by Sojos | January 09, 2013
In recent years, there’s been a growing awareness among both regular people and health care professionals – including veterinarians – about the benefits of non-Western medicine. In many cases, it used to be called “alternative” but is now called “complementary,” illustrating a widening perspective about what treatments are effective. Chinese traditional medicine, having been practiced for thousands of years, naturally captures attention for its longevity and effectiveness. And many forward-thinking pet owners have found that it can be as useful for animals as it is for humans.
Getting to know Chinese medicine can feel a bit intimidating for the uninitiated – after all, a practice that’s been in use and developing over centuries clearly necessitates an enormous amount of knowledge. But for those who are curious about how it can help to support their pets’ health, there are a few things to keep in mind.
First, Chinese traditional medicine is an all-encompassing, holistic practice – it’s designed to treat the body as an interconnected whole, rather than separate, unrelated elements.
Central to Chinese medicine is the concept of “qi” (pronounced “chi”) – energy that flows throughout the body. When pain or illnesses occur, it’s an indication that the qi has been disrupted and isn’t flowing freely. Disruptions might be caused by a variety of factors, such as trauma, toxins or even a sub-par diet.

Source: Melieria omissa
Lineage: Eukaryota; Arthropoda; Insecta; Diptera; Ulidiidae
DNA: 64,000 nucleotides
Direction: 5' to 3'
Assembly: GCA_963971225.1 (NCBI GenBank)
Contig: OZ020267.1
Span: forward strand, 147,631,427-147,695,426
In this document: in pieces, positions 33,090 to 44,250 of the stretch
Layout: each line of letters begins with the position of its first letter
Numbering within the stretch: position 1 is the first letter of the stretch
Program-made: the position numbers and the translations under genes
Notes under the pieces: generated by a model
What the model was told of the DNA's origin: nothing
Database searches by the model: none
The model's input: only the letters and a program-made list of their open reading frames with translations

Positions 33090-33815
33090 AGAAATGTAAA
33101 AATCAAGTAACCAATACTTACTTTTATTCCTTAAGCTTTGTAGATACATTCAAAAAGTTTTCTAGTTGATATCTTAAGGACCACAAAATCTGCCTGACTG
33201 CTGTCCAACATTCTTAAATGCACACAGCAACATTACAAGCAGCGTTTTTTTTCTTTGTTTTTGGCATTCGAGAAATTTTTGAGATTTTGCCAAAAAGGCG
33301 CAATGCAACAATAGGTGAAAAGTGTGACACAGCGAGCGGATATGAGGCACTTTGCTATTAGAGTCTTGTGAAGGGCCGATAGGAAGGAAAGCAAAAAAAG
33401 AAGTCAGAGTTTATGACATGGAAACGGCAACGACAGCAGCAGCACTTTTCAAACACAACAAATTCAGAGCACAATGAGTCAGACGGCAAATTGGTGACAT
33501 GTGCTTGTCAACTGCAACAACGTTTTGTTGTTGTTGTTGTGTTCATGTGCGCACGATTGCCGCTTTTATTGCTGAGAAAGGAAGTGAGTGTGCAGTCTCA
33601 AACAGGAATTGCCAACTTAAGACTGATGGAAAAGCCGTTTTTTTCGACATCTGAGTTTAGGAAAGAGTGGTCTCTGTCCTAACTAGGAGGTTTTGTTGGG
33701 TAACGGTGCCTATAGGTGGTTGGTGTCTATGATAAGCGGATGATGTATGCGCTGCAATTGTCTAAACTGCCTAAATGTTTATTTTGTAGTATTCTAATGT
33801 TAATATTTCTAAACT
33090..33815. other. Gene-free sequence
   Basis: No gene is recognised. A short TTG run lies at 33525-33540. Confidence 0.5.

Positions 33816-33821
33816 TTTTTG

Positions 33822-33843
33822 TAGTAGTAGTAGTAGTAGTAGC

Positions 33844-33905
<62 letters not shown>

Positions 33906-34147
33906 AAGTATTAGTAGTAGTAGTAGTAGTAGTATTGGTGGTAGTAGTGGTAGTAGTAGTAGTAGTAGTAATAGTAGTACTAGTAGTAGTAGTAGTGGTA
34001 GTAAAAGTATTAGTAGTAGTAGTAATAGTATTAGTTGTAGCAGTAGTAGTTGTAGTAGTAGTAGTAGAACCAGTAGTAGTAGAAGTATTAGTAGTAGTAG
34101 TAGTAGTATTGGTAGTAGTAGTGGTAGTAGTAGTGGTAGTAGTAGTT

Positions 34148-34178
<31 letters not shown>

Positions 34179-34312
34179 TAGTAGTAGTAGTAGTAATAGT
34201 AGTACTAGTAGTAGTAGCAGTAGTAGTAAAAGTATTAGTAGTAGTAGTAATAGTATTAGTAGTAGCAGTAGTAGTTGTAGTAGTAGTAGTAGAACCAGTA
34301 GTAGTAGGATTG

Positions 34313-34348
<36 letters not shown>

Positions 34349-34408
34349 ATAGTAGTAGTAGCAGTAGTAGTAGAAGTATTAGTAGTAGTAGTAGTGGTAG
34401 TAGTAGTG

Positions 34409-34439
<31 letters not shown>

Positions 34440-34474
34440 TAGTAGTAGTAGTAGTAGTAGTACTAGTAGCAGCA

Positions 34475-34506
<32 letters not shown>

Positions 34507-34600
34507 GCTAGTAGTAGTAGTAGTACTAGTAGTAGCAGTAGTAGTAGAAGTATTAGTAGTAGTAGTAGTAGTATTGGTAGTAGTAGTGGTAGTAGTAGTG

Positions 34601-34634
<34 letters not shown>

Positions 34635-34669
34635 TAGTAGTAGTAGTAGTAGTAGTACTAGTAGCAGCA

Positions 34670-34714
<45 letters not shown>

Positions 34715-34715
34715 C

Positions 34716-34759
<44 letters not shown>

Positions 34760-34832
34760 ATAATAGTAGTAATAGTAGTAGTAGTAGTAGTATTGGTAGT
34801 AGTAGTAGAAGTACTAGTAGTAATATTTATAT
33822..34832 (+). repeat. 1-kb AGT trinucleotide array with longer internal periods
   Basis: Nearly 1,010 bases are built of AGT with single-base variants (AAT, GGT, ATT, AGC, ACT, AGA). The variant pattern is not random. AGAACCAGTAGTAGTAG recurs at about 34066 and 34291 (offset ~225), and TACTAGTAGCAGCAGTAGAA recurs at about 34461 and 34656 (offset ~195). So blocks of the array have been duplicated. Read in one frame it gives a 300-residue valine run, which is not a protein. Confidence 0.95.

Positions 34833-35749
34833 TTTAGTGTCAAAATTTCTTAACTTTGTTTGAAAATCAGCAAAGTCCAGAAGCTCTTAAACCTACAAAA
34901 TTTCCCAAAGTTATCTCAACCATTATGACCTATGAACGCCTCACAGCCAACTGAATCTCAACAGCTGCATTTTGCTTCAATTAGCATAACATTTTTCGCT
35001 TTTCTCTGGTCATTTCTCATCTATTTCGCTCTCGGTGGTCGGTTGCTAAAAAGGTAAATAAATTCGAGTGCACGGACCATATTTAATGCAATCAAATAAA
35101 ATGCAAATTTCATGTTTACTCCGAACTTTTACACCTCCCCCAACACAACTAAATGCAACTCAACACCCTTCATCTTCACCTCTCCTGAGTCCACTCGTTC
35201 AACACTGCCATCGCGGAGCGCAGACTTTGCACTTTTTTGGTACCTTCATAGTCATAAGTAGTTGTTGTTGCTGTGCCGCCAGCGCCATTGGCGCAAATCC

Both acupuncture and herbal remedies are essential to Chinese medicine; they can be used separately or in tandem, depending on how the practitioner assesses your dog’s individual needs. In acupuncture, small needles are placed along energy pathways (or “meridians”) to help unblock qi. Herbal medicines can be prescribed in a few forms – powders, capsules or even as treats.
If your holistic vet is trained in Chinese medicine, it will be beneficial to discuss your pet’s diet. A healthy raw dog food can be an integral part of maintaining your dog’s wellness, and integrates easily with a Chinese medicine regimen. Your practitioner might recommend certain proteins for your dog – a pre-mix raw dog food like Sojos Grain-Free makes it easy to add whatever is deemed the best choice.
While there’s a lot to know about Chinese medicine, making an appointment with a licensed practitioner is one of the best ways to learn. They’ll be able to help introduce you, as well as give your dog treatments that can help him feel his best.